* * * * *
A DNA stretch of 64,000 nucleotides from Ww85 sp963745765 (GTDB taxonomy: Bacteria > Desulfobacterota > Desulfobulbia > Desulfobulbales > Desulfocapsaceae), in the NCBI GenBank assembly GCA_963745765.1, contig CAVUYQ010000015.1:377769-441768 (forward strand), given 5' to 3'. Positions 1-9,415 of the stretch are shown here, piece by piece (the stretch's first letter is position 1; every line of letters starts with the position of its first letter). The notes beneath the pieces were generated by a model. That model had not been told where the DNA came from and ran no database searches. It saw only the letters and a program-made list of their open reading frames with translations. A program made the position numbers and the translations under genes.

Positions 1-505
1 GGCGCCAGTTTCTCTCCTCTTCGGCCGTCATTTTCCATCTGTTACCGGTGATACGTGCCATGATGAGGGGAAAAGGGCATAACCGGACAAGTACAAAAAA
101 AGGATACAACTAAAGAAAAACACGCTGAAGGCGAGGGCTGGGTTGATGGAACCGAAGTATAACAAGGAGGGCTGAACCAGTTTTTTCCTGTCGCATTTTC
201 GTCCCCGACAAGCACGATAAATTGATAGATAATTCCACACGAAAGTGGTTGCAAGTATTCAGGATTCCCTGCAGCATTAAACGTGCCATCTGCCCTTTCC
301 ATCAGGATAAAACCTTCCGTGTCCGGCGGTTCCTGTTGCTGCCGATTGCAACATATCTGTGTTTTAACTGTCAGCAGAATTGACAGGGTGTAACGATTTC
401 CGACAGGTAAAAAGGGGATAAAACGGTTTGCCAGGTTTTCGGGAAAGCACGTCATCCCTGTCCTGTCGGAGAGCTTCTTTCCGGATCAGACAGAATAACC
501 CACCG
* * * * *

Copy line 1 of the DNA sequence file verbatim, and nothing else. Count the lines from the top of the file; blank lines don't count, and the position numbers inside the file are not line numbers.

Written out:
A DNA stretch of 64,000 nucleotides from Ww85 sp963745765 (GTDB taxonomy: Bacteria > Desulfobacterota > Desulfobulbia > Desulfobulbales > Desulfocapsaceae), in the NCBI GenBank assembly GCA_963745765.1, contig CAVUYQ010000015.1:377769-441768 (forward strand), given 5' to 3'. Positions 1-9,415 of the stretch are shown here, piece by piece (the stretch's first letter is position 1; every line of letters starts with the position of its first letter). The notes beneath the pieces were generated by a model. That model had not been told where the DNA came from and ran no database searches. It saw only the letters and a program-made list of their open reading frames with translations. A program made the position numbers and the translations under genes.